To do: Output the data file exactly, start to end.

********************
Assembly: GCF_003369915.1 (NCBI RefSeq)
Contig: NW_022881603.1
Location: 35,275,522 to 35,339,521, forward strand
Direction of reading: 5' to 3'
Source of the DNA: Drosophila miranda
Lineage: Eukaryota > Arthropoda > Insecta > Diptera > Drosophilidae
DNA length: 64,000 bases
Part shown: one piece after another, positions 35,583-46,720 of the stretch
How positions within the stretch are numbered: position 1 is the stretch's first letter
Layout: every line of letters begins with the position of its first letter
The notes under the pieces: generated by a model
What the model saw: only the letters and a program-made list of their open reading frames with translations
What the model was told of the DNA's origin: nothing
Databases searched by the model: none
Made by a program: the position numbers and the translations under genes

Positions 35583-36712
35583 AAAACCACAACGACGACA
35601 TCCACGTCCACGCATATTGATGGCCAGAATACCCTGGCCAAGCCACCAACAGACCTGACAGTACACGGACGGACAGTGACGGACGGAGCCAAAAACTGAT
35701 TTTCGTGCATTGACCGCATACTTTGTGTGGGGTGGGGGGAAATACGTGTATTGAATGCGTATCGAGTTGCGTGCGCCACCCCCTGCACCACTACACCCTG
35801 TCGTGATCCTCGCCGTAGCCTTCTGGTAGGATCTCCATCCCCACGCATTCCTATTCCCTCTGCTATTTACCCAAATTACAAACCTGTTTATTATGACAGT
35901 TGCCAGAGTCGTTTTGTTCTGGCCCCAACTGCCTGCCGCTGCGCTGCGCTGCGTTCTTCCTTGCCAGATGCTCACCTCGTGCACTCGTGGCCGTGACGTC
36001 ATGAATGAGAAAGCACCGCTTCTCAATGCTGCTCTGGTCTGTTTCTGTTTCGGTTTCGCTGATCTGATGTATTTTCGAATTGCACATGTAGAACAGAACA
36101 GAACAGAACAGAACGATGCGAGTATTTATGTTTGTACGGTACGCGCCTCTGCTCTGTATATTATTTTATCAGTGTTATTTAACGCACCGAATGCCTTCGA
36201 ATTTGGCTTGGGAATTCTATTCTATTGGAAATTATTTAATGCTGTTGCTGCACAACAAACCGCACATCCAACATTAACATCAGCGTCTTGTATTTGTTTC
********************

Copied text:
Assembly: GCF_003369915.1 (NCBI RefSeq)
Contig: NW_022881603.1
Location: 35,275,522 to 35,339,521, forward strand
Direction of reading: 5' to 3'
Source of the DNA: Drosophila miranda
Lineage: Eukaryota > Arthropoda > Insecta > Diptera > Drosophilidae
DNA length: 64,000 bases
Part shown: one piece after another, positions 35,583-46,720 of the stretch
How positions within the stretch are numbered: position 1 is the stretch's first letter
Layout: every line of letters begins with the position of its first letter
The notes under the pieces: generated by a model
What the model saw: only the letters and a program-made list of their open reading frames with translations
What the model was told of the DNA's origin: nothing
Databases searched by the model: none
Made by a program: the position numbers and the translations under genes

Positions 35583-36712
35583 AAAACCACAACGACGACA
35601 TCCACGTCCACGCATATTGATGGCCAGAATACCCTGGCCAAGCCACCAACAGACCTGACAGTACACGGACGGACAGTGACGGACGGAGCCAAAAACTGAT
35701 TTTCGTGCATTGACCGCATACTTTGTGTGGGGTGGGGGGAAATACGTGTATTGAATGCGTATCGAGTTGCGTGCGCCACCCCCTGCACCACTACACCCTG
35801 TCGTGATCCTCGCCGTAGCCTTCTGGTAGGATCTCCATCCCCACGCATTCCTATTCCCTCTGCTATTTACCCAAATTACAAACCTGTTTATTATGACAGT
35901 TGCCAGAGTCGTTTTGTTCTGGCCCCAACTGCCTGCCGCTGCGCTGCGCTGCGTTCTTCCTTGCCAGATGCTCACCTCGTGCACTCGTGGCCGTGACGTC
36001 ATGAATGAGAAAGCACCGCTTCTCAATGCTGCTCTGGTCTGTTTCTGTTTCGGTTTCGCTGATCTGATGTATTTTCGAATTGCACATGTAGAACAGAACA
36101 GAACAGAACAGAACGATGCGAGTATTTATGTTTGTACGGTACGCGCCTCTGCTCTGTATATTATTTTATCAGTGTTATTTAACGCACCGAATGCCTTCGA
36201 ATTTGGCTTGGGAATTCTATTCTATTGGAAATTATTTAATGCTGTTGCTGCACAACAAACCGCACATCCAACATTAACATCAGCGTCTTGTATTTGTTTC